The Lawfare Podcast
The Capitol Police and the Enduring Effects of Jan. 6
Over the last year, our national dialogue about the Jan. 6 Capitol attack has become ever more focused on politics, congressional investigations and criminal prosecutions. But what about the people who were actually on the front lines on Jan. 6?
Natalie Orpett sat down with Susan Dominus and Luke Broadwater, who recently published an article in The New York Times Magazine called, “The Capitol Police and the Scars of Jan. 6.” The article tells the stories of some of the law enforcement officers who were there that day, many of whom continue to experience the impact of Jan. 6 in profoundly personal ways. They talked about what they learned through their reporting and what it means for ongoing efforts to respond to the attack.
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The Authoritarian Playbook in 202551:25The advocacy group Protect Democracy last month issued an updated version of its report entitled, “The Authoritarian Playbook.” The new report is called, “The Authoritarian Playbook for 2025: How an authoritarian president will dismantle our democracy and what we can do to protect it.” It is a fascinating compilation of things that Donald Trump has promised to do and how they could likely be expected to affect American democracy if he is elected to a second term in office. To discuss the report, Lawfare Editor-in-Chief Benjamin Wittes spoke with two of its authors: Genevieve Nadeau and Erica Newland, both of Protect Democracy. They talked about what's new in the report, how much of it is speculation and how much of it is simply taking Donald Trump's words seriously, opportunities to mitigate the most dire consequences of which the report warns, and whether this is just baked into the American presidency when occupied by a truly authoritarian personality.
Joel Braunold on the State of the Gaza Crisis01:00:34The conflict in Gaza is headed toward a critical juncture. Israeli political leaders have signaled their intent to assault Rafah, one of the final safe havens for displaced Gazan civilians—a move that U.S. and other international leaders fear could trigger a humanitarian crisis, or the long-term displacement of Palestinians from Gaza. Meanwhile, negotiations for both a ceasefire and a longer term resolution of the crisis are ongoing, but have little to show thus far. To discuss the many moving pieces of the Gaza conflict, Lawfare Senior Editor Scott R. Anderson sat down once again with Joel Braunold, Managing Director at the S. Daniel Abraham Center for Middle East Peace and someone who has long been involved in Middle East peace efforts. They discussed the current state of Israel’s military operations, how it is impacting (and being impacted by) domestic politics in Israel and elsewhere, and the significance of recent events ranging from the International Court of Justice’s grant of provisional measures to the Biden administration’s efforts to sanction the perpetrators of West Bank settler violence—all with an eye for better understanding where this crisis may yet be headed.
Lawfare Archive: Christopher Moran on ‘Company Confessions: Secrets, Memoirs, and the CIA’38:51From December 10, 2016: This week at the Hoover Book Soiree, Jack Goldsmith interviewed Christopher Moran, a professor at the University of Warwick, on his book “Company Confessions: Secrets, Memoirs, and the CIA.” Moran's work is a history of CIA memoirs, but it's also a history of the Agency itself and its efforts to shape its image in the public eye. How does an organization whose work depends on keeping secrets justify its efforts within a democratic society?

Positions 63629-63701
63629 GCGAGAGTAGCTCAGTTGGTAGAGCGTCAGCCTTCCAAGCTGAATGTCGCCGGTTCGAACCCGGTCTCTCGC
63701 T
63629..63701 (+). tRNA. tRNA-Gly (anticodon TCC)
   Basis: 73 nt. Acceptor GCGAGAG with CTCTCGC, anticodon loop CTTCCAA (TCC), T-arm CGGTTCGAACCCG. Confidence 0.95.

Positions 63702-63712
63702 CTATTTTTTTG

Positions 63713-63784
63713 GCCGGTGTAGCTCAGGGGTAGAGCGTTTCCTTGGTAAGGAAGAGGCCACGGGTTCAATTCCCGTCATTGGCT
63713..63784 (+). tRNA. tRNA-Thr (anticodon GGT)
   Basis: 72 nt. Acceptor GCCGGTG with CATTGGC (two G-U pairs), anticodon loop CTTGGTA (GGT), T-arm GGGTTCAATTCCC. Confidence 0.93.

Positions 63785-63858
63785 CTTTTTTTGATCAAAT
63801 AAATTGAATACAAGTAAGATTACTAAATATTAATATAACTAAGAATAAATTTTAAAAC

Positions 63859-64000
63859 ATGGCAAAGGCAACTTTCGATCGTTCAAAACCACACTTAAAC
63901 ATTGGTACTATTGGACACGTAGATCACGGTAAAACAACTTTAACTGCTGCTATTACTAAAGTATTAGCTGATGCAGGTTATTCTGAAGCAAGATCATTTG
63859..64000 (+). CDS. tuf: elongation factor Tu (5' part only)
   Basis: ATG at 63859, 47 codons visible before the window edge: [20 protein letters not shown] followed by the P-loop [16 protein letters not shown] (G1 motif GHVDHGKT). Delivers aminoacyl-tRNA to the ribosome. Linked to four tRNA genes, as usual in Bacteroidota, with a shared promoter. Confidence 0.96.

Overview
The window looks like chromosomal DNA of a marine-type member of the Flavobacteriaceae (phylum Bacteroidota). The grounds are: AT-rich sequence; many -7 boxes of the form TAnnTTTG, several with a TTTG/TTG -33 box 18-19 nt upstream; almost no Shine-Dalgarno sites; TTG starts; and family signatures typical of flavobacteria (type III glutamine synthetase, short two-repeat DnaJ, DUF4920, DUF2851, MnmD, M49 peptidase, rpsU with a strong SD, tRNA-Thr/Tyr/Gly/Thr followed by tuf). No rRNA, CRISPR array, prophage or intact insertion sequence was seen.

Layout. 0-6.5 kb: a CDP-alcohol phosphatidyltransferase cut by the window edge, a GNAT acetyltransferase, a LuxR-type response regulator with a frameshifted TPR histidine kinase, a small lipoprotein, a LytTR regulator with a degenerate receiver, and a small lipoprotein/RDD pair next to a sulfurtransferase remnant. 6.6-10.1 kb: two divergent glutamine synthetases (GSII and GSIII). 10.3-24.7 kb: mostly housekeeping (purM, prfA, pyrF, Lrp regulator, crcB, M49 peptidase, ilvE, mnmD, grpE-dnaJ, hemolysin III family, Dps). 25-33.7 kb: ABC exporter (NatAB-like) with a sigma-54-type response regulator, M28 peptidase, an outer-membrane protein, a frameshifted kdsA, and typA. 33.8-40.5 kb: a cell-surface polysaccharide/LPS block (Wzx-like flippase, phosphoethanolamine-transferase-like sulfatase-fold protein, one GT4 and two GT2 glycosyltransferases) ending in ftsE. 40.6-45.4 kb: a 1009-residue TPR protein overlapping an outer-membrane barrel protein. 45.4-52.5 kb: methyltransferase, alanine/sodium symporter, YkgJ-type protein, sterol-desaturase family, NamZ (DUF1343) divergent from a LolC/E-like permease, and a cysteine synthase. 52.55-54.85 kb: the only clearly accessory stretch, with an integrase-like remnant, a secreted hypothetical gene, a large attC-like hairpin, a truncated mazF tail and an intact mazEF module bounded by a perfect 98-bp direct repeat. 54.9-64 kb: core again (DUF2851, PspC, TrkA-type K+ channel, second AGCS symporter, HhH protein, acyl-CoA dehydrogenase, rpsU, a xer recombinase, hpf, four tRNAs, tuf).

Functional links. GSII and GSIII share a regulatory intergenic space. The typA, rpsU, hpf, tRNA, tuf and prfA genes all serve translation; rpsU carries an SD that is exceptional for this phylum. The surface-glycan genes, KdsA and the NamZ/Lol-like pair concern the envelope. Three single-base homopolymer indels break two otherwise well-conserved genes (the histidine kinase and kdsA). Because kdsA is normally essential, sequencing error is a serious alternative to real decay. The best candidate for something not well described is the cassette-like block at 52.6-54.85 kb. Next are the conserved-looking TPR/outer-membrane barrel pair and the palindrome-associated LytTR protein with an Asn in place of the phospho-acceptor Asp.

Rational Security: The “Licking the Cow” Edition01:17:56This week, Alan, Quinta, and Scott were once again joined by co-host emeritus Benjamin Wittes to talk through the week's big national security news, including:“Constitutional Annoyance.” Last week, the Supreme Court heard oral arguments in Trump v. Anderson, the case weighing whether former President Trump’s involvement in Jan. 6 should disqualify him from being able to stand as a candidate in 2024 under Section 3 of the 14th Amendment. And the justices, for once, seemed almost unified in their skepticism of the idea that he should be—though there was far less agreement as to why. Where is this case headed? And what will its ultimate impact be on the 2024 election and beyond?“Putting the Hur(t) On.” Special Counsel Robert Hur completed his investigation into President Biden’s alleged mishandling of classified documents last week and, while he opted not to bring any charges, his lengthy final report has caused a stir: not just for laying out Biden’s apparent mishandling of classified documents over an extended period of time but also for citing Biden’s advanced age and apparent memory issues as grounds for not prosecuting—observations that have reignited anxieties regarding Biden’s capacity to stand for reelection. Was Hur out of line or just doing his job in making these observations? And how will his conclusions impact events moving forward, including the prosecution of former President Trump for his own mishandling of classified documents?“‘I Can’t Pay the Rent,’ ‘But You Must Pay the Rent!’” Former President Trump has resumed his role as enforcer over the defense spending level of NATO members, suggesting most recently that he would encourage Russia to do whatever it wants with any members who fail to meet their commitments—comments that have triggered new anxiety over how NATO may fare in a second Trump presidency. How serious are these comments? What should folks be doing in response?For object lessons, Alan recommended the weirdness of Donald Glover's new spy remake, "Mr. & Mrs. Smith." Quinta urged listeners to check out a recent New York Times piece on "How Mark Meadows Became the Least Trusted Man in Washington." Scott mourned the end of football season by endorsing the sportsfan comedy of Annie Agar. And Ben announced that he had completed his quest to identify the worst rhetorical question headline ever.